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Abstract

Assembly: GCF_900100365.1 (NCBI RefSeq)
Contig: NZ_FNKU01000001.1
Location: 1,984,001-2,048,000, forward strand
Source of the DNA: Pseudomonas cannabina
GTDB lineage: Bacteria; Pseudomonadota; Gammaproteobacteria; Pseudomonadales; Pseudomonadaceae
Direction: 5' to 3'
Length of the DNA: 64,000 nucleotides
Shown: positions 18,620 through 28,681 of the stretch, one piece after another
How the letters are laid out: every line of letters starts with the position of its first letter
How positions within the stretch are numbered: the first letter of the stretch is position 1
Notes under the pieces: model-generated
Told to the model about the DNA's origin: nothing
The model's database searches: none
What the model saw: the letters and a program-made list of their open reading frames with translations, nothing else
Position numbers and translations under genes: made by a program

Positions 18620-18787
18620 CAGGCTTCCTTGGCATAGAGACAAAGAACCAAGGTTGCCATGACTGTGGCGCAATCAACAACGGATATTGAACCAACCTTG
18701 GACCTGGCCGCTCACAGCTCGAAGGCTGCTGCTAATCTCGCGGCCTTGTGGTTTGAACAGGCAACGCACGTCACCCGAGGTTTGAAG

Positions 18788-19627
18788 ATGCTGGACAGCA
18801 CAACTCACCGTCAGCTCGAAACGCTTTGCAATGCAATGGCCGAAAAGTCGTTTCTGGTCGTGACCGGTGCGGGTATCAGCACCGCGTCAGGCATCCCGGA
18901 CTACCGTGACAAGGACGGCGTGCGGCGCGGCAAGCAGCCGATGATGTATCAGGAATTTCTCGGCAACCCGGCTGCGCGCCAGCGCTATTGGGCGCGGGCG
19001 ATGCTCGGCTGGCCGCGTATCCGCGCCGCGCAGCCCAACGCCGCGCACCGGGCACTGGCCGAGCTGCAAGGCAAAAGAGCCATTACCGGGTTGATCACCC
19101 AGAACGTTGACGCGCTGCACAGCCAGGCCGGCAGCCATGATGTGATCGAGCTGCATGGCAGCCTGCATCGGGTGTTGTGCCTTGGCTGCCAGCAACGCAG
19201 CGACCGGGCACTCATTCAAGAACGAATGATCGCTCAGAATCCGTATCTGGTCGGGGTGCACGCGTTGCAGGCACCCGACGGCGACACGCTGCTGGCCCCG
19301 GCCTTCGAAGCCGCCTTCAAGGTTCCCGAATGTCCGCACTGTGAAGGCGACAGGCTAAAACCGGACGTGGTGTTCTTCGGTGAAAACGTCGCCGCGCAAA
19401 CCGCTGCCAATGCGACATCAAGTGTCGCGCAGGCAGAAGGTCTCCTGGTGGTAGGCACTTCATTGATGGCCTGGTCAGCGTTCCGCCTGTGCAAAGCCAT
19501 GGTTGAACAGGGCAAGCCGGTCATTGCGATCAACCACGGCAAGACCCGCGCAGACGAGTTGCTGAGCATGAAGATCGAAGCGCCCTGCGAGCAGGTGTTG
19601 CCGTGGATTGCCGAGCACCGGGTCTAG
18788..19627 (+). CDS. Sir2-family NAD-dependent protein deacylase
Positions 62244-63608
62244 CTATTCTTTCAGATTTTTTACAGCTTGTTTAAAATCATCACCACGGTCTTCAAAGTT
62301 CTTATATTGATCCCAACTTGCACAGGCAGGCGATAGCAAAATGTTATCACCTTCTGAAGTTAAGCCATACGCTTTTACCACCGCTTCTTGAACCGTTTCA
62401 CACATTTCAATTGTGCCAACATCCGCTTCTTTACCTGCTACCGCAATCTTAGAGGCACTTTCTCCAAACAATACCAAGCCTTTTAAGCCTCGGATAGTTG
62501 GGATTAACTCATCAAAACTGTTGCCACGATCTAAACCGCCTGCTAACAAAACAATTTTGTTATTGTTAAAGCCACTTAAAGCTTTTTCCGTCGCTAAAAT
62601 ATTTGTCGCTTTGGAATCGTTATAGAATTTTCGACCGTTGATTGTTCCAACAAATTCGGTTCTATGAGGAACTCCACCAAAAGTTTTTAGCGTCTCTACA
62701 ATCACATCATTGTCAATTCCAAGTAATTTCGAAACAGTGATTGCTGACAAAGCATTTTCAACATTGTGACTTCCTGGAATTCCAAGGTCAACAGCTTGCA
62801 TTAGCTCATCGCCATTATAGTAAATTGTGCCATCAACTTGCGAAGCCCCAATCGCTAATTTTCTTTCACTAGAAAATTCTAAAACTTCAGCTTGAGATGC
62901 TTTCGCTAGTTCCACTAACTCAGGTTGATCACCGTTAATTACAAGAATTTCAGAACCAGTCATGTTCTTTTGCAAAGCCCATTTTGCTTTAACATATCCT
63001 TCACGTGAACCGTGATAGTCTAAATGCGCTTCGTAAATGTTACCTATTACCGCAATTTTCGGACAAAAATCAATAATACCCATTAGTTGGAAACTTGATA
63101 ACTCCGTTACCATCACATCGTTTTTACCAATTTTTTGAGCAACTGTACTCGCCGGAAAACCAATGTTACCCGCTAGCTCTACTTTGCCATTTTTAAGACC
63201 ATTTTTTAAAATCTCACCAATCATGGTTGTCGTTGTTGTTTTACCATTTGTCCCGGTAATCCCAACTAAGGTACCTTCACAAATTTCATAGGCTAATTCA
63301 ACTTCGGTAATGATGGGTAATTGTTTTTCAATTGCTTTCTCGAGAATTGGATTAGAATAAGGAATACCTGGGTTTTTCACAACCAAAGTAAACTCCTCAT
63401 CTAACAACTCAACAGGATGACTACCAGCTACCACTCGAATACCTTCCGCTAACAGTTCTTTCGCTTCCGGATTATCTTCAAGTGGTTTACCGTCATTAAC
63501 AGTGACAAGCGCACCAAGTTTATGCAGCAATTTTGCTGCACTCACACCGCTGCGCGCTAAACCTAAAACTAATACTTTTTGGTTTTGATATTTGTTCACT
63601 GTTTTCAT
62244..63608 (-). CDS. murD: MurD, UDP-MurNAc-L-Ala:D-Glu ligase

The normotensive (Wistar) and spontaneously hypertensive (SHR) rats were examined to assess the response of the organism to selenium (Se) overdose. Moreover, the effect of zinc (Zn) and vitamin E, i.e. dietary components interacting in many biochemical processes with Se, on the Se uptake was evaluated. The control group was fed an untreated diet, and the diets of two other groups were overdosed with Se in the form of sodium selenite (9 mg/kg) and supplemented with Zn (13 mg/kg). Two experimental groups were fed a diet supplemented with Zn (13 mg/kg) and Se at an adequate level (0.009 mg/kg); a half of the animals was supplemented with vitamin E. The results showed significant differences in the Se contents between the rat strains in case of Se-overdosed groups, where in the liver and kidney tissue Se contents of SHR rats exceeded 3- and 7-fold the normotensive ones. The Se uptake was altered by the vitamin E; no effect of Zn was observed. Activities of antioxidant enzymes were determined in the animal tissues indicating different patterns according to rat strain, tissue analysed, and administered Se dose. Thus, Se overdose, for instance, via an incorrectly prepared dietary supplement, can result in serious imbalances of the biochemical status of the animals.
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